>
> Arius - A Signal Processing Solutions Company
> Specializing in DSP and FPGA design      URL http://www.arius.com
> 4 King Ave                               301-682-7772 Voice
> Frederick, MD 21701-3110                 301-682-7666 FAX


Article: 40607
Subject: FPGA download fails
From: xchecker <xchecker@fpgaconsult.it>
Date: Mon, 11 Mar 2002 13:40:18 -0800
Links: << >>  << T >>  << A >>
Hi, 

for a new project I would like to use some older Xilinx FPGAs (XC7272). Please dont tell me that I should use Virtex 2 parts because we do have excess inventory of the XC7272 FPGAs. 

Im using XACT Step software and xchecker programming hardware. Simulation shows that application (decoder logic and fast statemachine)is working as expected. But, I cant download programming file into FPGA. My distributor tells methat the FPGAs are defective. I believe they want to sell new FPGAs.

Can anybody help me please?

regards

B. Braon / FPGA Consults Italy

Article: 40608
Subject: Re: FPGA download fails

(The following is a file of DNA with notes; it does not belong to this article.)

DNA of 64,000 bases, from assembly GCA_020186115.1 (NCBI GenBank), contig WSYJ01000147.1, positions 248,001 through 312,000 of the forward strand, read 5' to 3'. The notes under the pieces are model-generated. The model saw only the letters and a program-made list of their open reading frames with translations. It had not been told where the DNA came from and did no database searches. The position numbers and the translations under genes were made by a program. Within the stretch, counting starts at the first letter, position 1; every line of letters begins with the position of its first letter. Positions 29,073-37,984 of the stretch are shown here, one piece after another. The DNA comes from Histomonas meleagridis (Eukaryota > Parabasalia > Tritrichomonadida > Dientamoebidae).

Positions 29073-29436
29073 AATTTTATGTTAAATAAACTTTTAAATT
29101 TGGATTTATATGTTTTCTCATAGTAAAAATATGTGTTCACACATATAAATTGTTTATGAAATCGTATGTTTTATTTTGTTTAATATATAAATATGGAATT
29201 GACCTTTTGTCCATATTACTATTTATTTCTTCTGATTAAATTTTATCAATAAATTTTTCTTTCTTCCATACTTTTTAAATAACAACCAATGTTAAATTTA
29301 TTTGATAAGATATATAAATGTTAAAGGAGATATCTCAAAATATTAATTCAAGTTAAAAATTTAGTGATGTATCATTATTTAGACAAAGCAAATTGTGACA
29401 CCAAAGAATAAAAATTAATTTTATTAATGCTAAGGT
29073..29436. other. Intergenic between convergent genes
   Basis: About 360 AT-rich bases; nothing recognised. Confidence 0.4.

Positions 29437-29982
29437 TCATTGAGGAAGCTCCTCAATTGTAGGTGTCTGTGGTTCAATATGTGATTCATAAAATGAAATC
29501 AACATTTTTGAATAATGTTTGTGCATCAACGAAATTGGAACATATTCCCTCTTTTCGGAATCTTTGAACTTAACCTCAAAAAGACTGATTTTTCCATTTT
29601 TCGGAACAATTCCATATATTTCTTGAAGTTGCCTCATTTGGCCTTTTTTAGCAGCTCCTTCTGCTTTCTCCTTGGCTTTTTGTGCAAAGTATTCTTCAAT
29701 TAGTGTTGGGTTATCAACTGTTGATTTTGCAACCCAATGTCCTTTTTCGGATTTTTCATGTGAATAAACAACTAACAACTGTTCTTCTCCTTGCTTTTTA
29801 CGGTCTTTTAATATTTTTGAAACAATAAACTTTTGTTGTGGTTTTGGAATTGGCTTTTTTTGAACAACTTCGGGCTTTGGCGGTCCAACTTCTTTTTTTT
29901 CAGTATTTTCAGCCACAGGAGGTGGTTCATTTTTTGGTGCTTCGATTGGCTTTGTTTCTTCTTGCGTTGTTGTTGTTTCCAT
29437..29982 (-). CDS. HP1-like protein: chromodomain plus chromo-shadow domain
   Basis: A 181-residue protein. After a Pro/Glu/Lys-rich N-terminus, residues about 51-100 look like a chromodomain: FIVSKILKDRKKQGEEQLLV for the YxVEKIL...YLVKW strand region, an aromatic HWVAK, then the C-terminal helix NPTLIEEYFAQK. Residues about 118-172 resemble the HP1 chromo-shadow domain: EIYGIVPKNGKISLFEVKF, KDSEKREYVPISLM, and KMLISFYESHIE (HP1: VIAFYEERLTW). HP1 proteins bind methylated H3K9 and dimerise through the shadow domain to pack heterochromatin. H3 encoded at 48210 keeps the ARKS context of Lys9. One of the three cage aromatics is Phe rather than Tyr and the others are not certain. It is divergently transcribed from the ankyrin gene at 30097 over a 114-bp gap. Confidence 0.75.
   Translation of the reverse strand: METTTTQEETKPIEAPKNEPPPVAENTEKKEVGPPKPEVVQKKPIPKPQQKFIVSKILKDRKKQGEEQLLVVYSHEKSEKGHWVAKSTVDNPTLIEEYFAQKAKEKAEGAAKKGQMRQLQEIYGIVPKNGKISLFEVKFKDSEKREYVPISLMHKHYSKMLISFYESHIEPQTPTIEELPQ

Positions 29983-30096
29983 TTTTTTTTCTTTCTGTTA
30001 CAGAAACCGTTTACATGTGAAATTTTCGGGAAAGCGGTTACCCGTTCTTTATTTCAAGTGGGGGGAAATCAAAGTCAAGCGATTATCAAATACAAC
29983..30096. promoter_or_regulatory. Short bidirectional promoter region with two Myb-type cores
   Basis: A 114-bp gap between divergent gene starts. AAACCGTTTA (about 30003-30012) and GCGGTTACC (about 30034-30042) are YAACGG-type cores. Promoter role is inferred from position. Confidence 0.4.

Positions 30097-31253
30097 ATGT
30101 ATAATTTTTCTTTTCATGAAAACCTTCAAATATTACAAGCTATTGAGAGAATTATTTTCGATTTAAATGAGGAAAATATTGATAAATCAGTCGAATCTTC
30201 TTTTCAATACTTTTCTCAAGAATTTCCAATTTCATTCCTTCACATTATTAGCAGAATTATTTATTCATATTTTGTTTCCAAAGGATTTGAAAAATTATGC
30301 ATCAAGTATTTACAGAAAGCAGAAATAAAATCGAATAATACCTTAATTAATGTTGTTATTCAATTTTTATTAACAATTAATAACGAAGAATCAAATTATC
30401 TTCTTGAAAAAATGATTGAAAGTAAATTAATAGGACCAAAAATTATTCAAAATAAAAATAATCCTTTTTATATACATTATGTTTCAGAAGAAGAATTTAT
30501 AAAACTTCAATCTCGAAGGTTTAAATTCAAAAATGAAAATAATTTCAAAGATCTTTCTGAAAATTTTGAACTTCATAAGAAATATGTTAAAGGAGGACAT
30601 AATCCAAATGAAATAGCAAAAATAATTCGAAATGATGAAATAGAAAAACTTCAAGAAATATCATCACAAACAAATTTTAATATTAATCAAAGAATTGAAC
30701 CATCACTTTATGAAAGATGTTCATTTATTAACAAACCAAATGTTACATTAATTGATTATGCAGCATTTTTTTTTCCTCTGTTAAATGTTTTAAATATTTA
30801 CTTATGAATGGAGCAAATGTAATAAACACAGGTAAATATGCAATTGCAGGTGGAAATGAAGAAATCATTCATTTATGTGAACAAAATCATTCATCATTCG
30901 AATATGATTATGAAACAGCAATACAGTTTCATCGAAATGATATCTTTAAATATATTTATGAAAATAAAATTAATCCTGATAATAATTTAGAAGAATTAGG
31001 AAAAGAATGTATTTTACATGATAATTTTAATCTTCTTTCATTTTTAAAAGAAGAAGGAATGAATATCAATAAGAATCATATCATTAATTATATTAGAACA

From: Mark <mark@data_com.it>
Date: Mon, 11 Mar 2002 13:46:07 -0800
Links: << >>  << T >>  << A >>
Ciao,

You could try to program the FPGAs with another PC. Maybe this would help. In the past I used ALtera EPM7128S devices which I programmed with a Bitblaster download cable.But: this was not possible with my notebook computer.I had to chnage the PC and it worked fine.

Good Luck, Mark

Article: 40609
Subject: Re: Xilinx Download Cable Connectors
From: In Memory of tecNovia <remember@me.com>
Date: Mon, 11 Mar 2002 13:52:42 -0800
Links: << >>  << T >>  << A >>
On Mon, 11 Mar 2002 15:39:53 -0500, rickman <spamgoeshere4@yahoo.com>
wrote:

>Jim Kearney wrote:
>> 
>> "Tim" <tim@rockylogic.com.nooospam.com> wrote in message
>> news:1015642799.2102.0.nnrp-12.9e9832fa@news.demon.co.uk...
>> > I feel really, really stupid at having to ask this...
>> >
>> > What is the name of the connectors on the end of the wires
>> > on Xilinx download cables?  I mean the socket thingies
>> > which fit over 0.025" posts - I think they crimp onto the
>> > fairly thick wires.
>> >
>> > They may be in the DigiKey Catalog, but I cannot find